Tsunamis, Santōka, and Cid

Originally written on 12 June 2011 as an email to Scott Watson, living in Sendai, Japan, shortly after the earthquake and tsunami that devastated the area. See also Quiet Souls.”

Dear Scott,

I’ve thought many times to write to you, since the tsunami, which I’m sure is still a daily stress. I was riveted by reading your blog entries as Don Wentworth presented them on his blog—although I confess I couldn’t keep reading them (too intense for me at the time—although I hope to go back to them). Even the typos were part of their veracity, and spoke of the difficult conditions under which you were writing. I was glad, at least, to hear that you had survived, although it must have been and surely still continues to be terribly difficult with so much loss and destruction around you, not even counting the nuclear threat.

As you may know, my wife is Japanese, and we visit Japan fairly often. None of my wife’s family was directly affected by the earthquake or tsunami (they live mostly on the opposite coast and near Nagoya, although one cousin in Narita was missing for a day). I was in the 1989 San Francisco earthquake, which damaged my home then, so I have a sobering empathy for even the smallest earthquakes—although I can’t imagine what such a large and long quake as Sendai’s might have been like. I have many earthquake haiku (as I’m sure you do).

after the quake

the weathervane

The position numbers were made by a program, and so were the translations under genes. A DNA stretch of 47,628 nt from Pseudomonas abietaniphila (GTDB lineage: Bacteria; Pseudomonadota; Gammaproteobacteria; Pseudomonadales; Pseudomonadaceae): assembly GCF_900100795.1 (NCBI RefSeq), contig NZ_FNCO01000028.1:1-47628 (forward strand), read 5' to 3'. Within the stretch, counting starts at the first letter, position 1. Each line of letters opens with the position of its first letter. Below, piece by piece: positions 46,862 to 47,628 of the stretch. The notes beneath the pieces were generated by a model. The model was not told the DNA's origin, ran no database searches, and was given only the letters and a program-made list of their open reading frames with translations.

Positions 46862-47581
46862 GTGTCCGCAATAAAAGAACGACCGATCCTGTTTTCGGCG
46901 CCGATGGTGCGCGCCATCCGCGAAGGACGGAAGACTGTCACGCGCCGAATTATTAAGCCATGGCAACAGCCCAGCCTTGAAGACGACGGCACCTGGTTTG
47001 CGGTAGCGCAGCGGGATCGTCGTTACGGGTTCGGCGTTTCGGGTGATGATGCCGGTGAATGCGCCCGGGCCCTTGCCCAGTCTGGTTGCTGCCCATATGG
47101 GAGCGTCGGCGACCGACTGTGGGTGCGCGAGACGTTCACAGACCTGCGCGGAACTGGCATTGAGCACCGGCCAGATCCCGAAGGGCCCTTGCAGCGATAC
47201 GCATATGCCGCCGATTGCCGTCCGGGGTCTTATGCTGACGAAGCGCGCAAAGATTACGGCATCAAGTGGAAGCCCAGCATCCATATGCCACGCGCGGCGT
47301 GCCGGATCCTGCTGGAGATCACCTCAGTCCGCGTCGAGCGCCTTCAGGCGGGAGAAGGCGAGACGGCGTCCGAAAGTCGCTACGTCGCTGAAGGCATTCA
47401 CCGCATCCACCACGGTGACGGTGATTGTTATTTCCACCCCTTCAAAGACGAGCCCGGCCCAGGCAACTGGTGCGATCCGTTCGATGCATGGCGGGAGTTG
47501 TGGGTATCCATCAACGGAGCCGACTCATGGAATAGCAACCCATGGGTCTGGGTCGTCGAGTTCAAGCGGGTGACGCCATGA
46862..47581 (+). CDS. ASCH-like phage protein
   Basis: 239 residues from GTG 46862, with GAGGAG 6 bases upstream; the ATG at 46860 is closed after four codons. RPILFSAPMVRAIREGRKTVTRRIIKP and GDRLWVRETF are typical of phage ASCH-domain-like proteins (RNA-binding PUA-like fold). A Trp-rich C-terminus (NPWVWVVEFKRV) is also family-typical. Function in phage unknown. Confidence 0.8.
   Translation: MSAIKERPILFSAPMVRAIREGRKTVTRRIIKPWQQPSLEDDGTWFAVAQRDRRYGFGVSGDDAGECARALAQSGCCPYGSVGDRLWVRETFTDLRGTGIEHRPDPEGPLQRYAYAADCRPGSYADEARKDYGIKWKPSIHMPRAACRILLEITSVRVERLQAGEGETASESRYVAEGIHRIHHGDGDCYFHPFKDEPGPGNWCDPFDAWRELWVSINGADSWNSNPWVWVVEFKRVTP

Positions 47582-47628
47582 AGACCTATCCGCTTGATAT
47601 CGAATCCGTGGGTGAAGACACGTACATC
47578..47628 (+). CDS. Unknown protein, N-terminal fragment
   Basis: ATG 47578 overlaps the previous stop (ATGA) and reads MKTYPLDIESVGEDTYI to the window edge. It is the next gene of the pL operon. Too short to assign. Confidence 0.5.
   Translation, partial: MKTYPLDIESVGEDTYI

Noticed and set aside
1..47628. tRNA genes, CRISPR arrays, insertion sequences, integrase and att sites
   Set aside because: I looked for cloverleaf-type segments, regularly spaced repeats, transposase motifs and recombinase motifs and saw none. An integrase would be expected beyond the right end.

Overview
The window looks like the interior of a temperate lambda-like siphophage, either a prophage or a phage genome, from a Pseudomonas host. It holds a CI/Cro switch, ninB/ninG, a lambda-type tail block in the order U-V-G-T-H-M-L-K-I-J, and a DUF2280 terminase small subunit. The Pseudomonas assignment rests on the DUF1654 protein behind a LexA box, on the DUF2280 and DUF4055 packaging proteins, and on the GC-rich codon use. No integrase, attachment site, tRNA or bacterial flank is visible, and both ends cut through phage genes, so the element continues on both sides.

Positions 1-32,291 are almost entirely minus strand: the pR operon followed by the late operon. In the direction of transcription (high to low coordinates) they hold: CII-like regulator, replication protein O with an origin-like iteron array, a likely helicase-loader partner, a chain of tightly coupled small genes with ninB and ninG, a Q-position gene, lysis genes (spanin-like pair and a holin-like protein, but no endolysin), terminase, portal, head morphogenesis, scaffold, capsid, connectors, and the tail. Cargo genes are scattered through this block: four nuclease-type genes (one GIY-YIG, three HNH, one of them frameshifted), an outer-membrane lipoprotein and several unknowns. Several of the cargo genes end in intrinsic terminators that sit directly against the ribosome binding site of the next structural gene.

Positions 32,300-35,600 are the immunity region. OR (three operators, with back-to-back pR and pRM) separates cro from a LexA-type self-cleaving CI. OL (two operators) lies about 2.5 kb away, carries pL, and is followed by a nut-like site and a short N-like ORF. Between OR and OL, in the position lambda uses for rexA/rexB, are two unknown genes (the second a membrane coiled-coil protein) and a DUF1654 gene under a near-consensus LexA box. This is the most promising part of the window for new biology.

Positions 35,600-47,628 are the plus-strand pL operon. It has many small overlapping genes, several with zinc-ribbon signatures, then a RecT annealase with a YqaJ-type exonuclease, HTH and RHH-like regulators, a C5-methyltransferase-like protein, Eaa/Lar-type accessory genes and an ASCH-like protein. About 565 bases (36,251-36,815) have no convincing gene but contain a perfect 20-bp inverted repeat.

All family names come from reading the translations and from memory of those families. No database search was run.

pointing to earth

I’m also prompted to write because I recently bought a copy of your Santōka translations, Walking By My Self Again, from Ce Rosenow (at last weekend’s Haiku Society of America meeting in Bend, Oregon)—congratulations on the book. Santōka seems endlessly ripe for interpretation, and I look forward to reading the breezy variety I see in your book. Have you seen my translation with Emiko Miyashita of the Ogura Hyakunin Isshu, from PIE Books? I’ve also done versions of a hundred Buson poems that I think were spontaneous in ways very similar to your versions of Santōka, letting them loose (if Santōka weren’t loose enough).

I also recently read your “Five Years of Death: Cid Corman” essay [video recording below], which completely nails my perception of Cid too. Regarding his boasts, I would add that he said (repeatedly to me and others in person and via his blue aerogrammes) that “I write a publishable book of poetry every day.” He also said, “If you can improve any of my poems, it’s yours.” I took that at first to be generous and unpossessive of his own work, but later came to understand it as a huge expression of ego, that he thought his poems were perfect as they were (indeed, that was often true), and that he defied anyone to make them better. He certainly had his shortcomings, but I feel, like you, that they have fallen away over time, or have become part of the wabi-sabi texture of who he had to be. I think we all needed that time to accept Cid’s off-putting traits, or to put them into perspective.